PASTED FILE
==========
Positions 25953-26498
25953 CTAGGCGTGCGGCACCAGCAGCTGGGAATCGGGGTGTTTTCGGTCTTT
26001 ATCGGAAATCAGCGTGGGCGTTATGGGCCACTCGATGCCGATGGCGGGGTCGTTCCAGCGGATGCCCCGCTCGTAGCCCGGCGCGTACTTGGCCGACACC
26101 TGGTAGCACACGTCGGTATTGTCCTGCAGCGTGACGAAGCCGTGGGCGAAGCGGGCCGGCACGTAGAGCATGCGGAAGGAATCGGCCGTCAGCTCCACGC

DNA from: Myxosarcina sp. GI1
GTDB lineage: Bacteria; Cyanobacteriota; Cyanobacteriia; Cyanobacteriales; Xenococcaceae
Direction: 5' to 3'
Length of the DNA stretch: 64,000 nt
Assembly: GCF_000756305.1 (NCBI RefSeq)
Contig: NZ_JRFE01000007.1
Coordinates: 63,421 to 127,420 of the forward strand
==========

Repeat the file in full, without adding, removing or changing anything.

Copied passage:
Positions 25953-26498
25953 CTAGGCGTGCGGCACCAGCAGCTGGGAATCGGGGTGTTTTCGGTCTTT
26001 ATCGGAAATCAGCGTGGGCGTTATGGGCCACTCGATGCCGATGGCGGGGTCGTTCCAGCGGATGCCCCGCTCGTAGCCCGGCGCGTACTTGGCCGACACC
26101 TGGTAGCACACGTCGGTATTGTCCTGCAGCGTGACGAAGCCGTGGGCGAAGCGGGCCGGCACGTAGAGCATGCGGAAGGAATCGGCCGTCAGCTCCACGC

DNA from: Myxosarcina sp. GI1
GTDB lineage: Bacteria; Cyanobacteriota; Cyanobacteriia; Cyanobacteriales; Xenococcaceae
Direction: 5' to 3'
Length of the DNA stretch: 64,000 nt
Assembly: GCF_000756305.1 (NCBI RefSeq)
Contig: NZ_JRFE01000007.1
Coordinates: 63,421 to 127,420 of the forward strand